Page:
Faking It

The two guys manning their ipads and clipboards under a wind-snapped awning size me up a mile away.

She’s not a live one, I’m sure they think. I don’t sweat money. I’m just another average someone at WEG (world equestrian games), who spied the obstacle course, and wants to cruise around in a car that costs more than twice the average American’s salary. A joyride in a Land Rover.

“What kind of car do you like to drive?” the short, bald guy asks me.

What kind of car do I like to drive?? 
A car that doesn’t have granola bar wrappers scattered on the floor boards. A car without my dirty gym clothes in it. Or crushed Cheerios. And a training potty.

I stand there staring blankly and the guy sighs. He gestures toward several cars, glinting in the sunshine, fanned out like cards in a deck.

“I don’t know,” I finally say, dumbly. “The normal one.”

The two guys exchange a look. “Why don’t you take the sport model. It’s our smallest one.”

I snap out of it and straightened up. “No, I don’t want the sport model. I want that one,” I say, pointing toward one of the full-size cars.

A third man — the driving assistant — smiles mildly and holds open the door. Sitting shotgun, he’s seen it all in 10 days. “A lot of people haven’t a clue what that little circle is in front of you,” he says, pointing to the steering wheel. “And marijuana does not increase reaction time on this course.”

“Have there been some scary drivers?” I ask.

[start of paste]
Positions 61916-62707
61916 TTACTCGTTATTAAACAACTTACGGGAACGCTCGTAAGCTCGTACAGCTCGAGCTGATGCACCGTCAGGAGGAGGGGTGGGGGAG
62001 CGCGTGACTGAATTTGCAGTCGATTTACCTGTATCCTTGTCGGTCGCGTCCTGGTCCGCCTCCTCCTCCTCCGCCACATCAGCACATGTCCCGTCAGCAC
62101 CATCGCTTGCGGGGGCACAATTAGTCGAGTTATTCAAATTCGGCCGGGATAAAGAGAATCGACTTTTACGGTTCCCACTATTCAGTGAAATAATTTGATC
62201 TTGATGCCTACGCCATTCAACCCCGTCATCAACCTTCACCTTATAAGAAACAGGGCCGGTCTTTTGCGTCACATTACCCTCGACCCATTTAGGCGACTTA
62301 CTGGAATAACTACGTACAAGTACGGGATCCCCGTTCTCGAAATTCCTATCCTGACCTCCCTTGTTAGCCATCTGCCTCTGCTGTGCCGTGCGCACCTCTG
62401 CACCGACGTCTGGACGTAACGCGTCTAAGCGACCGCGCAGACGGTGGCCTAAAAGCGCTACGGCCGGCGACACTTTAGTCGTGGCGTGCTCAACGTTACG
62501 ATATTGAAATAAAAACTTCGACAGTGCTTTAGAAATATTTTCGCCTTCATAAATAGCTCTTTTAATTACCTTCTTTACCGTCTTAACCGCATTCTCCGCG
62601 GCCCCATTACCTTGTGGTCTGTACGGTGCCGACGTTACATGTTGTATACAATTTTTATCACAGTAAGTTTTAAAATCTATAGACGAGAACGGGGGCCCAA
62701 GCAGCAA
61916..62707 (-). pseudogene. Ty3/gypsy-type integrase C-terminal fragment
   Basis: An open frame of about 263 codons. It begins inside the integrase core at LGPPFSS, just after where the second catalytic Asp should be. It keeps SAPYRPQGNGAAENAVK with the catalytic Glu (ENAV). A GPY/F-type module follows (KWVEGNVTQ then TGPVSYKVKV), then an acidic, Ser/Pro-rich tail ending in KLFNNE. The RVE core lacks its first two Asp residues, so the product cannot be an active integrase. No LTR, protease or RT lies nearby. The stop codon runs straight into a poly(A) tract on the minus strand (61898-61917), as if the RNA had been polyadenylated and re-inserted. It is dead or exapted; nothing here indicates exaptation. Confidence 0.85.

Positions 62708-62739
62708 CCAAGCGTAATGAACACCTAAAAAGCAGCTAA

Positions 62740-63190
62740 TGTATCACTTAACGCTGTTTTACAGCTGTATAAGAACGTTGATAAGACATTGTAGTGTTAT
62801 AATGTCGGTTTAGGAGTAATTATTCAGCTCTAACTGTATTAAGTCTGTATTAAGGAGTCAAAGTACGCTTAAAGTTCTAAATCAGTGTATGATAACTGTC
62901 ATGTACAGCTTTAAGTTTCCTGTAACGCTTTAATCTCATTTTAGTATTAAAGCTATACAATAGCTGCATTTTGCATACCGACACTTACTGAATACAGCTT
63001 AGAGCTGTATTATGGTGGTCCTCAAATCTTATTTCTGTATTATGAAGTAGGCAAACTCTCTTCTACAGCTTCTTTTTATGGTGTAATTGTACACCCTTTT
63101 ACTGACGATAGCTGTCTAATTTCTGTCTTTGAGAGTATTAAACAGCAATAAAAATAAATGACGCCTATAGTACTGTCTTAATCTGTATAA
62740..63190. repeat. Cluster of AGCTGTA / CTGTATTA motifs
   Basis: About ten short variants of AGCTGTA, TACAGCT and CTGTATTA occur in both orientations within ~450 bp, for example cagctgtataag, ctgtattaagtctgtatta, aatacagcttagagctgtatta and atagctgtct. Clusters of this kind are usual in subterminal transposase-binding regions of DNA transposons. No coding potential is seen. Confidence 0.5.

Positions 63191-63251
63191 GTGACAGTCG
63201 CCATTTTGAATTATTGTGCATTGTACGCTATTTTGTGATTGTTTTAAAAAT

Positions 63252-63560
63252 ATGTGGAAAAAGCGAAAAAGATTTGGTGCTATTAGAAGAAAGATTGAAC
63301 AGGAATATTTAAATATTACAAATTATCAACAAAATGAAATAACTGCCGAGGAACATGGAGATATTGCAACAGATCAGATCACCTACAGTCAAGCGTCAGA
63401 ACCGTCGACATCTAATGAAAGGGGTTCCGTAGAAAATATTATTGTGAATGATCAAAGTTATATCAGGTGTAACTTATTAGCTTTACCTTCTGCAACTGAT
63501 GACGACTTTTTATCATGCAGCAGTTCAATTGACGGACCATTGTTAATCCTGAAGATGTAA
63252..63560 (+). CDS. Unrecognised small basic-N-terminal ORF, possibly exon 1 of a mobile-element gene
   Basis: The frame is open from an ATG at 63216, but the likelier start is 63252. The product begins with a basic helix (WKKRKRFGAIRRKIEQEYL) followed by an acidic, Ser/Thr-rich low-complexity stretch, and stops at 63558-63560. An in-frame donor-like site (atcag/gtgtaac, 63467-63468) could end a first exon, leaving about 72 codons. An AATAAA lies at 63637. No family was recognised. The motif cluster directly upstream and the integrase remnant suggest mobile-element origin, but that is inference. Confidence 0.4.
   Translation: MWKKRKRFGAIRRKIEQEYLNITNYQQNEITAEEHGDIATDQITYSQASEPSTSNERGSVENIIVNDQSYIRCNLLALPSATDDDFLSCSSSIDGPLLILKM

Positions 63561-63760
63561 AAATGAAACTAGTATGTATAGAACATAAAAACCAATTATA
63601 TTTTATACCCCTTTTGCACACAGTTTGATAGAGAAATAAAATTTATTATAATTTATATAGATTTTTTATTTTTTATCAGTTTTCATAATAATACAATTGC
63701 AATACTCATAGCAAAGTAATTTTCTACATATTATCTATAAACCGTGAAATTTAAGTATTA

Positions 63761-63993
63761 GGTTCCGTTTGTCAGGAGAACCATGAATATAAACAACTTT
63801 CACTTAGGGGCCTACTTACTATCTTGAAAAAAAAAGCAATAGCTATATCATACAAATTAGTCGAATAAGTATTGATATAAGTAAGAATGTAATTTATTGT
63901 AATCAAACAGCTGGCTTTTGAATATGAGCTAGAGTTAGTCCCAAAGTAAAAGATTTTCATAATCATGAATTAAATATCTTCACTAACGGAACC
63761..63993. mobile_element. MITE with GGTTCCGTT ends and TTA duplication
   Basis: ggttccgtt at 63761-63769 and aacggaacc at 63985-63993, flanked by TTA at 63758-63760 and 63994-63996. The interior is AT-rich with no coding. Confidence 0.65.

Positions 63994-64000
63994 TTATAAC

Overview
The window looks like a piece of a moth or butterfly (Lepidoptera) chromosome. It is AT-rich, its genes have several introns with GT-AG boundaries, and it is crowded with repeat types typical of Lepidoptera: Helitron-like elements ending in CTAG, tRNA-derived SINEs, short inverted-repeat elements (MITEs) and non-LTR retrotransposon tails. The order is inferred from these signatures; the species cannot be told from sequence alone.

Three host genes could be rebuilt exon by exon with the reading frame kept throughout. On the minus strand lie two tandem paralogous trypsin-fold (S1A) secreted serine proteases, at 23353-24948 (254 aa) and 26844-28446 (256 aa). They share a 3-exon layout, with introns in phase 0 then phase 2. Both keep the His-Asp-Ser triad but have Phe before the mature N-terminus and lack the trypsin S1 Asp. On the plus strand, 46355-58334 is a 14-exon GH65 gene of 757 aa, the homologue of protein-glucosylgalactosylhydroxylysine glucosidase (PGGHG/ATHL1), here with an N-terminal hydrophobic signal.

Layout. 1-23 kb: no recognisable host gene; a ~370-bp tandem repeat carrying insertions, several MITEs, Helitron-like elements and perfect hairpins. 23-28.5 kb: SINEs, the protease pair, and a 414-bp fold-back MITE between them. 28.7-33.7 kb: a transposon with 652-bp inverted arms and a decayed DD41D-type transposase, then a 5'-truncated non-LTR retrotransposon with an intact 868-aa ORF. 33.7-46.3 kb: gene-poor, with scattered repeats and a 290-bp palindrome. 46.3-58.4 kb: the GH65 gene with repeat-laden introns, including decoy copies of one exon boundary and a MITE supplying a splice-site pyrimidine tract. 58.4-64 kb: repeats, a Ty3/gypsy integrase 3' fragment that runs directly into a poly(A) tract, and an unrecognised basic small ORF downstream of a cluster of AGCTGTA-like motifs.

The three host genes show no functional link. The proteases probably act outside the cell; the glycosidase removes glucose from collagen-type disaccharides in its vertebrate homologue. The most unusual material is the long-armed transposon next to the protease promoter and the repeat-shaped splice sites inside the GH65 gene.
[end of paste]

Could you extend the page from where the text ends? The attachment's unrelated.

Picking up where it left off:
He nods vigorously, but relaxes when I confirm I’m not sloshed or stoned. And he’s downright relieved when I mention that I drove 13,000 kilometers through western Australia in a Land cruiser. 

I drop my bag and my Walmart polar fleece in the back seat. As if the car’s mine and I’m running errands.

The interior is bathed in a soft buttery leather, the color of ivory tusks. And I’m mesmerized by the buttons, controls and digital dials on the instrument panel.

But as we glide up the first part of the course — a short steep hill that crests into a plunging descent — it’s clear that the car can drive itself.

“Take your foot off the gas and the brake,” the assistant says as I hesitate at the top.

“Off the brake??”


I wait for the car to plunge down the hill but instead, a braking system kicks in, easing us down the path.

We talk about Australian wildlife as I plunge through the water obstacle and white-knuckle it through a rutted, lopsided track that practically tips the car on its side.

Finally, it’s time for the teeter-totter — a log-lined ramp with a pivoting stump of wood in the middle. I creep up and for a moment the car balances in the air, before its weight pull the teeter-totter down with a “whump.”

Only when I’m done do I ask how much the car costs.

“About $105,000,” the guy answers.

“Oh,” I say offhandedly. As if I have to think about it. I take my free hat and traipse back to the horse show ring.

Maybe it’s for the best that I can’t afford a Land Rover. Luxury cars and crushed Cheerios don’t mix.

But I’ll wear my free hat and think about that car when I’m driving Chitty and toting stuff to the dump.